My question relates to climate mitigation. It's been known for some time that a carbon tax is the optimal way to mitigate climate change; it's also known that taxing carbon would be welfare-improving since climate change has net costs. Carbon taxes are generally understood to be regressive (though less regressive when life cycle analysis is used). It's also trivially easy to design carbon taxes to be distributionally-nuetral, or even progressive.

So, given that the wealthy tend to be disproportionately responsible for carbon pollution, would it be more appropriate to design a carbon tax to be distributionally-neutral or would it make more sense to design carbon taxes to be progressive?

ILikeNeurons

It sounds like you know more about it than I do, I don't have much to add, thank you for the links!


I did not suggest language did not matter. I suggested it was to be determined by the question at hand. If you ask a very precise, narrow question, you need precise, sensitive tools to study it. If you ask a general, rough question, you can use a five-paragraph essay to outline your argument. To claim that allegiance to tools blinds social scientists seems like a stretch.

argmax

I see, that sounds right. The question is what sort of questions social scientists should be asking and what sort of tools serve these questions best. Assuming we are still talking about modelling, my view is that there are some questions that models can answer but that too often certain questions do not get asked just because models are not the tools that can answer them. Did I get you right?


Are you concerned about the way that those with power in society are able to use poor quality 'well being' research to present policies that shift power and money away from those at the bottom of society as being 'caring' in a paternalistic manner?

It seems that much of the problem stems from the difficult of measuring 'well being' reliably, and researchers ignoring problems with bias in nonblinded trials. The DWP's PACE trial is an important example of this: http://www.thecanary.co/2016/10/02/results-really-didnt-want-see-key-mecfs-trial-data-released/ http://journals.sagepub.com/doi/full/10.1177/1359105317722370

Are many people in UK academia fighting against this? To me, it seems that it is largely outsiders who are speaking up (international academics, patients, disability campaigners, etc), and that the personal and professional connections that bind senior UK academics may encourage people to stay quiet about this scandal.

ASABM

Wow, thank you for sharing, that does sound concerning to say the least (I'll have to read the links properly). Yes I see danger that well-being agenda serves the politics of austerity and neoliberalism. No wonder, this research programme started off in management and marketing and was aimed at making us more docile consumers and workers. I really appreciate the work of Will Davies on this topic (https://www.versobooks.com/books/2162-the-happiness-industry), he's in the UK!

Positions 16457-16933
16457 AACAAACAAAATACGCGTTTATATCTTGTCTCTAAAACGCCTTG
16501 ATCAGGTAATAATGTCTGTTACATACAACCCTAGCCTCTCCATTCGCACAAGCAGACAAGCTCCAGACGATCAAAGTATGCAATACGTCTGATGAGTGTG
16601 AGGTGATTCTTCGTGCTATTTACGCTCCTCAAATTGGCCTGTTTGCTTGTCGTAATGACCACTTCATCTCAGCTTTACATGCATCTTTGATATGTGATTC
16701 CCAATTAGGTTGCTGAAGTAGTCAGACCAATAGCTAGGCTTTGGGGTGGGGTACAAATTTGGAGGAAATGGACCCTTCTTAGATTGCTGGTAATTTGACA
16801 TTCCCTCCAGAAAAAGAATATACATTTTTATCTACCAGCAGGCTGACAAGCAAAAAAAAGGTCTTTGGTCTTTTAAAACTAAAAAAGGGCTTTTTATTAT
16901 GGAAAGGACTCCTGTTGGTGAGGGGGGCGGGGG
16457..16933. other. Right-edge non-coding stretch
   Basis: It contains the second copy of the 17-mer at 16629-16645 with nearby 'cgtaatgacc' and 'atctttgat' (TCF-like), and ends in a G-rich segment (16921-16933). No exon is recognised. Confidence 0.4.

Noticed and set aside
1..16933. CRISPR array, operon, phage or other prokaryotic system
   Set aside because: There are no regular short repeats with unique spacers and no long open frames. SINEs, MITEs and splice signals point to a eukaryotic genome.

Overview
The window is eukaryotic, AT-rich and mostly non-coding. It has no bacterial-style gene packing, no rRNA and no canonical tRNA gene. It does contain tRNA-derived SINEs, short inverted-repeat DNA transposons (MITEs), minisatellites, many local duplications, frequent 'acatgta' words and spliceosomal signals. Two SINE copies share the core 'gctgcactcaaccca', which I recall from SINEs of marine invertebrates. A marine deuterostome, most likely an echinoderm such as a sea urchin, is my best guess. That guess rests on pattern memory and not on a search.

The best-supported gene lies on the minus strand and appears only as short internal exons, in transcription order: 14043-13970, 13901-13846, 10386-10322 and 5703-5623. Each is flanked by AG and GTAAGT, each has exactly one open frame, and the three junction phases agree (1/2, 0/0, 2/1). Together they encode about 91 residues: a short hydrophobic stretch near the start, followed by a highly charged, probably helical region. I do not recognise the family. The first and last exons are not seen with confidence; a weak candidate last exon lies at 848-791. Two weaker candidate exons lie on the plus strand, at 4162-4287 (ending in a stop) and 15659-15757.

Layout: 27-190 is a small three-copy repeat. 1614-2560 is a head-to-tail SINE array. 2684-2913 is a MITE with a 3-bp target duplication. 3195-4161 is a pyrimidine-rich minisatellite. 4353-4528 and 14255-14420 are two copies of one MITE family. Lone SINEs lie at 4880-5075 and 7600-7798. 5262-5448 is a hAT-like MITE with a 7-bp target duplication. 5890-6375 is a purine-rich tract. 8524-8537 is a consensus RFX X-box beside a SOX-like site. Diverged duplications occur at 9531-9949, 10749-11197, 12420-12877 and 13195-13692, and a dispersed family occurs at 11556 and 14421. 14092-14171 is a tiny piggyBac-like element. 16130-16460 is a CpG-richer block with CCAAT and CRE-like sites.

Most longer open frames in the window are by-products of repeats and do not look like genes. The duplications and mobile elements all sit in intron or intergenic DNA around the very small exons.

But equally there is a lot of responsible and idealistic work in well-being sciences and it is this work precisely that has often challenged various norms of consumerism. So it's complicated. The science of well-being is certainly not ethically neutral, but it does not have to be dangerous either. I appreciate you bringing this up very much.


Hello Dr. Alexandrova

Your works and book sound interesting and intriguing. I might buy it after looking into it further. My question is do you believe that the results of you research and findings could be applied on a practical level to the common man. For say: a college student(grad or undergrad), well read individuals not well versed in philosophy, even literal common people like the mailman or a waiter. Basically I'm asking that if the results that you write about in your book, if simplified, could be practically implemented?

isaac2289

Thank you for asking. My hope for practical impact from my book is to inspire philosophers to build mid-level theories of well-being and social scientists to attend to these. That would be plenty for the time being


A user in the announcement thread asked:

What role do suffering and sadness play in our lives, and is that role an important one? Are we too focused on being happier when perhaps we should do more to appreciate and embrace less pleasant experiences?

BernardJOrtcutt

Thank you for these good questions. To the first one my answer is yes (which is not particularly original of me). Obviously there is the essential evolutionary role of pain and negative emotions, but also their formative and social role of making us more empathetic, understanding of others, and generally more appreciating of the human condition (of which pain and uncertainty are surely part). With the second question there is no one answer, it all depends on who ‘we’ are. There are certainly moments in positive psychology when it comes across as being focused on production of positive emotions at the expense of recognising, accepting and validating suffering. I am thinking especially of the frightening tendency to recommend mindfulness meditation to get rid of anger at the world’s many injustices. This seems like an outrageous advice to give when anger is appropriate and fitting. There’d be no protest without anger. But on the other hand, there are clearly situations when pursuit of positive emotions is right and fitting and worth recommending. It’s rather inhumane towards a depressed person to harp on about the formative nature of suffering. So yes I agree with you happiness isn’t everything, but the extent of the problem depends on where you look. Does that answer your question?


I'm wondering if you can help me settle a dispute with my brother, who started but never finished his philosophy degree.

Given the economic and psychological impacts of sexual assault on victims, what are the ethics of a man inviting a known sexual predator to social events with mixed company?

He thinks this question has nothing to do with philosophy. I think the question has an obvious answer that philosophers would generally agree with.

What's your take?

EDIT: typo

ILikeNeurons

You are right and your brother is wrong (in a couple of ways as it sounds)


In the announcement thread /u/Scethrow asked:

What is the philosophy of science and well being?

BernardJOrtcutt

A name of an article of mine? :-)